Top 10 Mistakes to Avoid with Employee Handbooks

By Jeffrey M. Beemer Nov 13, 2015
LIKE SAVE PRINT
Reuse Permissions

Employee handbooks are make-or-break road maps for organizations, helping to get them where they want to go as fast as possible by setting them on a course away from time-consuming lawsuits.

A well-written employee handbook can fulfill many important roles for your company. It can:
  • Be a valuable resource for employees.
  • Create positive outcomes for employees and the company when clear, unequivocal policies are followed.
  • Create expectations for employee conduct and serve as a safeguard for the company when employees do not meet those expectations.

On the other hand, a poorly written employee handbook can create confusion. It can hamper an employer’s ability to respond effectively and consistently to critical situations in the workplace. And it can create liability for an employer where none should exist.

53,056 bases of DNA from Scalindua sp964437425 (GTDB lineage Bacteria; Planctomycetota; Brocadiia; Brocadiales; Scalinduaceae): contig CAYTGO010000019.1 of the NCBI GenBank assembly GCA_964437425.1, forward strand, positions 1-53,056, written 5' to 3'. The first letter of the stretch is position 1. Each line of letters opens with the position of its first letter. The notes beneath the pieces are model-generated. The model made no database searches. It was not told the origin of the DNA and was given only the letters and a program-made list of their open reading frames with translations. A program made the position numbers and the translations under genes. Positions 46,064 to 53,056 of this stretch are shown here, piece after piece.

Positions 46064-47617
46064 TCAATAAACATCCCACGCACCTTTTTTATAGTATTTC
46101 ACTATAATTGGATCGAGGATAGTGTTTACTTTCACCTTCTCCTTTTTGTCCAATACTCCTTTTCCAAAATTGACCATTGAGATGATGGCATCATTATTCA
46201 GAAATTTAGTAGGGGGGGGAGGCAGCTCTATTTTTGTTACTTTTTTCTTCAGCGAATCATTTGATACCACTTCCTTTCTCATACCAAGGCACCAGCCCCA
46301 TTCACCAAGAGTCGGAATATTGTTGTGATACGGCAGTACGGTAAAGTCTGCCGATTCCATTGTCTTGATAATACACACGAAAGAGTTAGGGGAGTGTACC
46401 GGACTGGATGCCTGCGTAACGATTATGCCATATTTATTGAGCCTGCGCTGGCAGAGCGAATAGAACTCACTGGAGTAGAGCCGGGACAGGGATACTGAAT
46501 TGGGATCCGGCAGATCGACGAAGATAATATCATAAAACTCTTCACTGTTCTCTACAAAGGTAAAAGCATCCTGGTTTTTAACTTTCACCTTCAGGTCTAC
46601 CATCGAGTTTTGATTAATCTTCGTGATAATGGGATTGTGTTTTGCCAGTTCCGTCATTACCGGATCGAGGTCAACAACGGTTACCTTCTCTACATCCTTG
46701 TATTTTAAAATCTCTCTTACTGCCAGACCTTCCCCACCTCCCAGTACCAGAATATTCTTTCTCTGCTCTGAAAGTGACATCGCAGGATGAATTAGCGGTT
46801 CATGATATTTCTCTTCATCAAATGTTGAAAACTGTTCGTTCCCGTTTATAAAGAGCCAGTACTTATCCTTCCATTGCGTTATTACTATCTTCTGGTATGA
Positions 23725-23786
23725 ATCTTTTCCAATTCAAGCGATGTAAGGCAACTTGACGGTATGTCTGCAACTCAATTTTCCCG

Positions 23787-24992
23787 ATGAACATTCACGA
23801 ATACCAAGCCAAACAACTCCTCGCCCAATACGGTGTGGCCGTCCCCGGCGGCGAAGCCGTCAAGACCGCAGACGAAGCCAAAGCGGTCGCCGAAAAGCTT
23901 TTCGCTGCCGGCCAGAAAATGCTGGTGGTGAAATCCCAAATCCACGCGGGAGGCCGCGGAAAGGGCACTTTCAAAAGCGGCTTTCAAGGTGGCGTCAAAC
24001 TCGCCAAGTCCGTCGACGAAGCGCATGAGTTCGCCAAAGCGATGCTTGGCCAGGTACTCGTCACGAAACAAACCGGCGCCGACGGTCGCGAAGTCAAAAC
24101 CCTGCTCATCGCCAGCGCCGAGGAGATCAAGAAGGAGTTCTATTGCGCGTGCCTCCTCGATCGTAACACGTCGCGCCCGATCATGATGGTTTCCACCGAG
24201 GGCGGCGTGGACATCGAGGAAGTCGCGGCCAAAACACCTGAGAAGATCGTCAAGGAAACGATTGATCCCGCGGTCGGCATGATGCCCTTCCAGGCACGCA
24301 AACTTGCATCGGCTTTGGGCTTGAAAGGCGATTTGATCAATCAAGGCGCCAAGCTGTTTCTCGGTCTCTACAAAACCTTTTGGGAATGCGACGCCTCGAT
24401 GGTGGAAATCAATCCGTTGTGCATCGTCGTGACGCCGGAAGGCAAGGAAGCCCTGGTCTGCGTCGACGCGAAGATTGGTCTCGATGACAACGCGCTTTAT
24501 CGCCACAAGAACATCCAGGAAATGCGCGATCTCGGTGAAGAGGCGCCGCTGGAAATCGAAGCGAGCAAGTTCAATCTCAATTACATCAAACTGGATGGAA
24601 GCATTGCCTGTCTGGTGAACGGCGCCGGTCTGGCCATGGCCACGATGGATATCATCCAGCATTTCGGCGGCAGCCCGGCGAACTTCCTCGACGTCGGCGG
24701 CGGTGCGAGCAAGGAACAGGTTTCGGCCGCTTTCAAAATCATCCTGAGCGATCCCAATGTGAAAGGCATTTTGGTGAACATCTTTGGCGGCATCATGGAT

For these reasons, the maintenance of an effective employee handbook demands your attention. A handbook typically has a long shelf life, and mistakes, misstatements and ambiguity can come back to haunt a company when legal problems arise.

With these caveats in mind, here are 10 mistakes you should avoid with your employee handbook:

Taking a Boilerplate Approach.

Employee handbooks should directly reflect how your company actually operates, its culture and its expectations. As such, avoid adopting a cookie-cutter handbook straight from a template. Of course, an employer may review a template or the handbooks of similar companies when drafting its own. But, in the end, your company is unique and your handbook should be specifically tailored to your organization’s policies and actual practices.

Not Including All Policies in the Handbook.